Monday, October 26, 2009
Wednesday, October 21, 2009
(Note: Since not all visitors to "My Monster Memories" are aware of another, earlier blog i did called "Sweet Skulls," I will occasionally be importing some of the more suitable entries into this one. If you have read this already on "Sweet Skulls," I apologize, but if you haven't, you might enjoy it here!)
The poster for 1981's "Burial Ground" is a classic bit of zombie movie artwork where once again the promotional effort is better than the movie... in this case, a whole lot better. That is one cool poster!
But that's not to say the movie is completely worthless... not by a long shot. It has it's merits and I still enjoy putting it on occasionally, which is more than can be said for some others. I'd put it slightly below "Hell of the Living Dead" and above "Nightmare City." The proximity it shares with these other titles should give you some inkling of the quality; it resides firmly in that murky swamp of "so bad it's good" territory. In fact, the things that make this movie bad are the very things that make it fun to watch.
"Wa-wa-wait! I'll shave it off if you don't like it!"
Michael, a strange man-child, has a thing for his mother, which is understandable; lots of young boys have lusted after their hottie mothers. But she encourages it; when he shows up in the room where she and her boyfriend are giving the bedsprings a workout, she leaps up out of the bed naked, sauntering across the room to grab a sheet and halfway drape herself with it. When all she had to do was cover up a little more while in bed! Yep, the stunted kid is messed up physically, but his emotional problems stem from her unwillingness to let him grow up. Her own neediness and insecurity cause him to be confused about his budding sexuality.
Or, he could just be a horny midget with a slutty mother.
The "make-up" of the zombies seems to be composed of slathered-on plaster, into which assorted teeth, hair, eyeballs and live worms are implanted. Then as the "actor" goes through his paces, the dried mud-like layers crack, to reveal red stuff below. Although the effect could work to portray dried-up corpses to good effect, the overdone, hand-molded result hardly resembles human skeletal anatomy at all. Blackened noses poke through the caked mud and blackened lips show plainly behind "teeth," all too obvious in the lingering close-ups. Other zombies are fresh-faced youth with only a little make-up, though, belying the idea that they have all been dead for centuries. However, the makeup is certainly better then the oatmeal-wearing things in "Nightmare City," which seems to indicate that they all died while eating breakfast and keeled over face first into their bowl of Quaker Oats.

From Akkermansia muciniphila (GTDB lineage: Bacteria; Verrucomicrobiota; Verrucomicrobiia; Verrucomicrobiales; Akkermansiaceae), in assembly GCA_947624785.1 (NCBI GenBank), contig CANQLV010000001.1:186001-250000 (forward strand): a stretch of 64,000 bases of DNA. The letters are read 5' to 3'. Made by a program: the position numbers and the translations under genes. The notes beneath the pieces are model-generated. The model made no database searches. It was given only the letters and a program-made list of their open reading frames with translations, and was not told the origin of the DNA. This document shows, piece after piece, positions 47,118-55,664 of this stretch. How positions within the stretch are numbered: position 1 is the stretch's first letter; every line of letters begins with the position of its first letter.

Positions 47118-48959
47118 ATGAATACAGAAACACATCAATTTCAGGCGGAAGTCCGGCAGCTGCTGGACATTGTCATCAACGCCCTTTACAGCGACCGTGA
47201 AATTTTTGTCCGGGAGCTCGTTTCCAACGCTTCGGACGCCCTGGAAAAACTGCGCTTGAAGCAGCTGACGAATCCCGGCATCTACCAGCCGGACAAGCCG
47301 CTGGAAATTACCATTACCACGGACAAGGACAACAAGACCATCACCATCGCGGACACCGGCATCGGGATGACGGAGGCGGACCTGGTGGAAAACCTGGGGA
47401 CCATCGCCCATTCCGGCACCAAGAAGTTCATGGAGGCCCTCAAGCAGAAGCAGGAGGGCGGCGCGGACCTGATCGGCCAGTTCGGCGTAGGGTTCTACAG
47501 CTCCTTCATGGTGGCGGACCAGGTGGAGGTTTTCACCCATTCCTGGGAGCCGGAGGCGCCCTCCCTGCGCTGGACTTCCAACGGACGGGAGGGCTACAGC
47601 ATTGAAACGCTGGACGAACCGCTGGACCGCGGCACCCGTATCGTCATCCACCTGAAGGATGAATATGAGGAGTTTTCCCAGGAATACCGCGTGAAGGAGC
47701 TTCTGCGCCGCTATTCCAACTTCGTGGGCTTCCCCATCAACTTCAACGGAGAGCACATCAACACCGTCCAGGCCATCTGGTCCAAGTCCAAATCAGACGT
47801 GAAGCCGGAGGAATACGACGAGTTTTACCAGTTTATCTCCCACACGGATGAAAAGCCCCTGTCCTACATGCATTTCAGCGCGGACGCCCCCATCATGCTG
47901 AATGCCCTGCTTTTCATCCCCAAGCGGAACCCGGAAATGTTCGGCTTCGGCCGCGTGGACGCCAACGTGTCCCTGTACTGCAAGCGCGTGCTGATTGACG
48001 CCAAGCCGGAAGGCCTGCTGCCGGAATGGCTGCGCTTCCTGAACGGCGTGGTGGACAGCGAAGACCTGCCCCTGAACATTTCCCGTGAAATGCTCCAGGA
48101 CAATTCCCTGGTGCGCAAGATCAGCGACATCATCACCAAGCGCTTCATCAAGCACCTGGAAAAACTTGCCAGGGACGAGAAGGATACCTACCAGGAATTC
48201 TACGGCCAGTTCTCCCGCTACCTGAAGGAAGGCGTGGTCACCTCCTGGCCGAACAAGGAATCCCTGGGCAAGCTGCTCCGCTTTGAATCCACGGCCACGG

One death that will have you chuckling rather than upchucking is when a maid sticks her head out of a window. One of the zombies below nails her hand to the window sill with a thrown spike, while another slowly reaches up with a scythe. Putting it above her head behind her neck, he very slo-o-o-wly brings it down and severs her head as smoothly and easily as if her neck were made of warm liverwurst. Yes, super-strong and intelligent. The people never had a chance.
Whoever this mysterious "Black Spider" is, I wouldn't trust the prophetic writings of someone so bad at spelling.
Here's a good review of the film from someone better at that sort of thing that I am... AllThings Zombie.